Wednesday, June 17, 2015

Biblical Plants make a come back

Carrubo at the Vatican Gardens
One small section of the Vatican garden houses potted plants that are listed in the bible and were commonly used during ancient times. The biblical plants included cypress, olive, carrubo, cedro, aloe, date palm, melograno, artemesia, canna and a few more. 

Carrubo, Ceratonia siliqua, stuck out to me because I recognized the word “Carrubo” from eating “carob” chips. Carob chips are like chocolate chips and commonly sold at health food stores or as a dairy free, vegan substitute to chocolate chips. I did some research and Ceratonia siliqua, used in biblical times, is indeed the same plant that carob comes from. The carob tree produces pods like peas that are ground into a powder and used as the cocoa substitute.

I also recognized Artemisia from the Howdy Farm garden back in College Station. Artemisia absinthium, also known as woodworm, is used to make Absinthe alcohol. From what I learned at A&M, the Artemisia plant is edible and when eaten in large amounts can be a hallucinogen. Absinthe, too, is known for have hallucinogenic effects in large amount. When I checked this on the Internet I found that Van Gogh and Picasso drank absinthe to create art, as well as many famous Beat poets and lost generation authors.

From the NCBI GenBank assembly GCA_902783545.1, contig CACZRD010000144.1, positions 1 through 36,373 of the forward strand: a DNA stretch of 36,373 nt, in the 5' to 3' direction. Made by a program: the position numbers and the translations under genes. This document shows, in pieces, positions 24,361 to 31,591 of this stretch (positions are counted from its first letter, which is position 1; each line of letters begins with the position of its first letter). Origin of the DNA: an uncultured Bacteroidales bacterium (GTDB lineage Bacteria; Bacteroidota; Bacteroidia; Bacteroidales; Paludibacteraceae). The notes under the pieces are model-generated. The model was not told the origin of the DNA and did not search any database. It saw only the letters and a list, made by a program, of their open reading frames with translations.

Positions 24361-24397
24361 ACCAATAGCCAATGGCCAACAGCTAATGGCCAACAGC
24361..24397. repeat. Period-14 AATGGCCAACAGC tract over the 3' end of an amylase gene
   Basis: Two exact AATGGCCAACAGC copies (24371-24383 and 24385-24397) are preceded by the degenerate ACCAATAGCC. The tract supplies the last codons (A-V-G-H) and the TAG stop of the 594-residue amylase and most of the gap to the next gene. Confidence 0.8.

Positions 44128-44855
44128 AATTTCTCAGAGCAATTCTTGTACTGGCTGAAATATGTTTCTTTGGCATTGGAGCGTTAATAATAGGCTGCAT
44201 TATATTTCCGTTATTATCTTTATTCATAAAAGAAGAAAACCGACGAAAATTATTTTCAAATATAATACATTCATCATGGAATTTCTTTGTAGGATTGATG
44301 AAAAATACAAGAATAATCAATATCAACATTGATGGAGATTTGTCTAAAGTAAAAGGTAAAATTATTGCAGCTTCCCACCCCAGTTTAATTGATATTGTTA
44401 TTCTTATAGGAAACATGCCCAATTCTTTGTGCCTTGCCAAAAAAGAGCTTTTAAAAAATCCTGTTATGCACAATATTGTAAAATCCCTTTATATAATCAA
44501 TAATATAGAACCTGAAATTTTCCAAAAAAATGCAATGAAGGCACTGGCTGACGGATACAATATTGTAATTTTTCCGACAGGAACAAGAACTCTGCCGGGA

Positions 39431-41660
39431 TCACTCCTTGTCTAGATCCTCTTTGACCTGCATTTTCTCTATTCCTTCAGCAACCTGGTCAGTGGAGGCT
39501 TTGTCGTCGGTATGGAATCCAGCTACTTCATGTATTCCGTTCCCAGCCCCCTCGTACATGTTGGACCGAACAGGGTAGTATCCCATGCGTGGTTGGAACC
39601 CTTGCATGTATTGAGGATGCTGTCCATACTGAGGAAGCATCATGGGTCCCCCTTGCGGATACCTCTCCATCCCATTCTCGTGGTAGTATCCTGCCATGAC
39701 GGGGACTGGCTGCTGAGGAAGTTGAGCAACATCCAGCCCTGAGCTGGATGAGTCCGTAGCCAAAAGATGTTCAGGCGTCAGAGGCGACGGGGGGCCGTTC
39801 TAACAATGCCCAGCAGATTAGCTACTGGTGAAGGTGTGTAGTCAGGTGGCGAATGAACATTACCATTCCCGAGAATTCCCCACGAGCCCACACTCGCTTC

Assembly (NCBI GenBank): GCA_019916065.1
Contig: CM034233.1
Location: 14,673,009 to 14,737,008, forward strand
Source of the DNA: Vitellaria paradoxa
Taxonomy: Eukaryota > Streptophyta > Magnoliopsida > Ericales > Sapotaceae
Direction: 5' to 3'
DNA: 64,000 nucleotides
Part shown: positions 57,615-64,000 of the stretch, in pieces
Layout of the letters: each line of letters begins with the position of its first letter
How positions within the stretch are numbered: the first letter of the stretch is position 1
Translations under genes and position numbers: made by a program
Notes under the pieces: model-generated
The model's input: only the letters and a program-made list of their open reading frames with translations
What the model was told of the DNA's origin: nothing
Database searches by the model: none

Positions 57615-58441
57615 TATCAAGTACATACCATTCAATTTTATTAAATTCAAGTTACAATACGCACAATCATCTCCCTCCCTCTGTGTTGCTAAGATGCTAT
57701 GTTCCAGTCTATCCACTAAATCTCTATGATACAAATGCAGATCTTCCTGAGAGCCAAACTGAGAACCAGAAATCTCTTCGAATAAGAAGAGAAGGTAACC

Pomegranate at Pompeii

Melograno, or pomegranate was in the mix of biblical plants. Punica Granatum has an interesting history. Each fruit always has 613 seeds representative of the 613 mitzvot, or commandments in the Torah. It is said that pomegranates were depicted on the pillars of the temple of King Solomon and that he designed his crown based on the shape that pomegranate makes when flowering. Later, we saw pomegranates at Pompeii representing the historical importance. 


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